Once a month, Mr Charles Wong, the co-founder and chief executive of shoe retailer Charles & Keith Group of Companies, takes the midnight flight to Singapore from Shanghai.
Upon arrival, he attends back-to-back meetings - often in the eight-storey steel-and-glass Charles & Keith head office in Upper Paya Lebar, then takes the last flight out within the same day.
So squeezing in a 30-minute interview with the elusive Mr Wong is something of a feat, especially since he stopped granting face-to-face interviews to the media here about two years ago.
Soft-spoken and reticent, the 38-year-old bachelor says he is simply too busy for interviews. Urban's request for one involved weeks of to-ing and fro-ing with his public relations team.
His monthly whirlwind visit is a reflection of the breakneck speed at which Charles & Keith has been expanding, especially since L Capital Asia, a private equity arm of luxury goods group Louis Vuitton Moet Hennessy (LVMH), acquired a 20 per cent stake in it for more than $30 million in 2010.
Mr Wong moved to China about two years ago to oversee his business operations there. 'China is an important market for us, where I can expand the business very quickly,' he explains. 'We have 22 stores there now and there will be 50 by the end of the year and a total of more than 100 two years from now.'
His younger brother, Keith, 36, is the chief operating officer; he helms the creative side of the business and is based in Singapore.
The two opened the first Charles & Keith store in Amara Hotel in 1996, and it quickly made its name for offering affordable European-inspired footwear that catered to Asian sizes.
Ten years later, they set up Pedro, which started out as a men's footwear brand but now stocks a premium line of women's shoes too.
Granted, Charles & Keith was already a success before L Capital Asia came a-courting.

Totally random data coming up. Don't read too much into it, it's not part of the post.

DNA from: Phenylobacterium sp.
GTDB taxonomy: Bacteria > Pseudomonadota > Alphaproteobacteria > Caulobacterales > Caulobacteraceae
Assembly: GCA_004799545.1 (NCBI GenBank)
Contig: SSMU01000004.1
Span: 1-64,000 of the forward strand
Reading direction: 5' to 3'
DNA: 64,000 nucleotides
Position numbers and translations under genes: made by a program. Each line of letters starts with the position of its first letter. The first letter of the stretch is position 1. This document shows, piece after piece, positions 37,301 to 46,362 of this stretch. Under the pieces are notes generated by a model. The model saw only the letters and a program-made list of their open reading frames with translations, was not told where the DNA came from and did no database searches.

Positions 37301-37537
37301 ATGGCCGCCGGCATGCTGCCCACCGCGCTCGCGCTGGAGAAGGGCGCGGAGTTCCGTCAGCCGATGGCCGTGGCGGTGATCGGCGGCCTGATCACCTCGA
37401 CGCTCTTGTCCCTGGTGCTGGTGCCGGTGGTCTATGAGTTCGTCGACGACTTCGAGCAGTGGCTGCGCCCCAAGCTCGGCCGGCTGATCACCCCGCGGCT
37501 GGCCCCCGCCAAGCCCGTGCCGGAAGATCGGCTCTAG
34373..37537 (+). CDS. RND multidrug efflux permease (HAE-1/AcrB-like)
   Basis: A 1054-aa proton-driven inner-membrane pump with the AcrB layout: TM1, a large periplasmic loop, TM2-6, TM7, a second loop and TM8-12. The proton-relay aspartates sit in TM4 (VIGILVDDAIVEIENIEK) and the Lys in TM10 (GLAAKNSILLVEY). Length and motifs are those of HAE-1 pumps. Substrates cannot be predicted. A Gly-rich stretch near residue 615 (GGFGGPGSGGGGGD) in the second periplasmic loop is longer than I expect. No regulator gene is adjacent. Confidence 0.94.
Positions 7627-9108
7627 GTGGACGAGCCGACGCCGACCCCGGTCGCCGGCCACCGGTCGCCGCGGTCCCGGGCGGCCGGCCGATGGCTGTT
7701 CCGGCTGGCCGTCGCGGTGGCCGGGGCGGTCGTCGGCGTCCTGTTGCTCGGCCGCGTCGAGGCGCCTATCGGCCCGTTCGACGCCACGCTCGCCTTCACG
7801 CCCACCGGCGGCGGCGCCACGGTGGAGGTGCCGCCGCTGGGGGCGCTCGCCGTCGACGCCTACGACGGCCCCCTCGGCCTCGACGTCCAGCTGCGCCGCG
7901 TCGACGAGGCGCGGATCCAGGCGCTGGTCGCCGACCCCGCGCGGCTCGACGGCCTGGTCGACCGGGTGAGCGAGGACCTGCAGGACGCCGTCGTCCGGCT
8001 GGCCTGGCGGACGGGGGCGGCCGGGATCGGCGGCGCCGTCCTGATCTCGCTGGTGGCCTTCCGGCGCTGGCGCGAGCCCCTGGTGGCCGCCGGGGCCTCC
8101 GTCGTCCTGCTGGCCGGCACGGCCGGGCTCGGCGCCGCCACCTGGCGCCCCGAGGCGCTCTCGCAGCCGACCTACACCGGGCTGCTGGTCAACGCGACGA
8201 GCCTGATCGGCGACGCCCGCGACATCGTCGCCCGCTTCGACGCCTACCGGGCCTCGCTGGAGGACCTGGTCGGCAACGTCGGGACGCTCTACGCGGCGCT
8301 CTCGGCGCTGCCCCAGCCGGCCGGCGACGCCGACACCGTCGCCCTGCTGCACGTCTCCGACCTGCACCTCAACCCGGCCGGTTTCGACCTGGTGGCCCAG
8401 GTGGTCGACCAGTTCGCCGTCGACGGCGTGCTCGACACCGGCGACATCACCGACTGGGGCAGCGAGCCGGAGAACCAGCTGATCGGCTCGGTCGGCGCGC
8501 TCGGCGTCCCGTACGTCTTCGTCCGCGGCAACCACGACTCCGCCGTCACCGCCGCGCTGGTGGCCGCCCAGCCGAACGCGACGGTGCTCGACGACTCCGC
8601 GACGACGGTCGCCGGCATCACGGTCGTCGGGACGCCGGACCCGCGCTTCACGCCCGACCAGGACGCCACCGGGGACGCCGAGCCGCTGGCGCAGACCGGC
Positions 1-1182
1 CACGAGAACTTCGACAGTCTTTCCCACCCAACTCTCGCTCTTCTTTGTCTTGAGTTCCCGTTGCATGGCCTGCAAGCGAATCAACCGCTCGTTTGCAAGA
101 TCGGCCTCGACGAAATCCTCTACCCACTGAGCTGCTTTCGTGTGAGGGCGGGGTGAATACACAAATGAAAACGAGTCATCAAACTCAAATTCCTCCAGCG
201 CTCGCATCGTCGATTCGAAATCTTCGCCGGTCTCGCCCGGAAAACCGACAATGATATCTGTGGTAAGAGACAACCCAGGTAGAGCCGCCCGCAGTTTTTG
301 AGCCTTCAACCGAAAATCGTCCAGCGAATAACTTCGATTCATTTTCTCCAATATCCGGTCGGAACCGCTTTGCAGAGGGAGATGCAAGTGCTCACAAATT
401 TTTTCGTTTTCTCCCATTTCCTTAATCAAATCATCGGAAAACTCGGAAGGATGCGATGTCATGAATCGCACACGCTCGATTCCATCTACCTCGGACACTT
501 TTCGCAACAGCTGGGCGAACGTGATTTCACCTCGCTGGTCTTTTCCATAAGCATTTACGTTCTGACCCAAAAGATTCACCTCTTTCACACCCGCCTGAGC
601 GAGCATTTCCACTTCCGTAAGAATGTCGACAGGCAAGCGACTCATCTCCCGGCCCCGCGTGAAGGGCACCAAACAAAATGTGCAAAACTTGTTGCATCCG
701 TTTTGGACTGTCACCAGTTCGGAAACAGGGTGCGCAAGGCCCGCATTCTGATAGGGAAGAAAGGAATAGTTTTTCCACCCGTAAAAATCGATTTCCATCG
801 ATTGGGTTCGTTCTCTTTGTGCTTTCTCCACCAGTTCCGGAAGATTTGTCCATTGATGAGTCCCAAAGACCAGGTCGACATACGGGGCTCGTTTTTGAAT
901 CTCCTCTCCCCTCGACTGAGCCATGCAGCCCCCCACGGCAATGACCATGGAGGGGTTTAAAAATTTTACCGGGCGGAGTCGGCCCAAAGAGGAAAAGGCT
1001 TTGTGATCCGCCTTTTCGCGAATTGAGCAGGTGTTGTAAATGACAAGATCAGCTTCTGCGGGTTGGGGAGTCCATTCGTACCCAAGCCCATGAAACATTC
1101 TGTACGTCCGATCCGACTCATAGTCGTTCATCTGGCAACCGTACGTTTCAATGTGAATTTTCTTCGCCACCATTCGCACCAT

Two years ago, the company was worth $150 million, with 203 stores in 27 markets, mainly in Asia and the Middle East under its Charles & Keith and Pedro brands.
But the partnership turbocharged its expansion.
Today, it has more than 300 stores in 33 markets, mainly in the Asia Pacific, Eastern Europe and Middle Eastern regions, from South Korea to South Africa. It declined to give figures on how much the company is worth currently.
Last year, it also launched an online store, which currently ships to 56 markets.
By next year, customers from another eight to 10 markets can shop at its online store. These include Bangladesh, where it does not yet have a presence; and countries such as Malaysia and Vietnam, where it has franchisees.
Charles & Keith now opens 100 stores a year worldwide, up from about 50 a year in 2010.
'On our own, we would have been able to open 100 stores a year eventually too. But with L Capital Asia, we are able to launch 100 better stores,' says Mr Wong.
Case in point: More than a year ago, L Capital Asia helped Charles & Keith to secure a shop of at least 2,000 sq ft in the centre of the main podium of the famous Dubai Mall - one of the world's largest. The store now accounts for 25 per cent of the brand's sales in Dubai, says Mr Ravi Thakran, managing partner of L Capital Asia (see facing page).
'A key location in a key mall is paramount to success,' he says.
Charles & Keith also gets to tap on the expertise and experience of the staff at L Capital Asia.
For instance, Ms Emanuelle Mace, the director of special projects at L Capital Asia, is working with the brand on product innovation and creativity, as well as e-commerce marketing. She was formerly the Asia-Pacific regional manager of Marc Jacobs and Asia-Pacific duty-free manager for Lanvin Couture.
Mr Uday Mehra, managing director of operations at L Capital Asia, advises Charles & Keith on supply chain management and global franchise systems. He has held senior management roles at Nike and was previously the Asia-Pacific vice-president of Tommy Hilfiger.
L Capital Asia is also helping the brand to find new partners in Australia, Japan, Poland and Russia.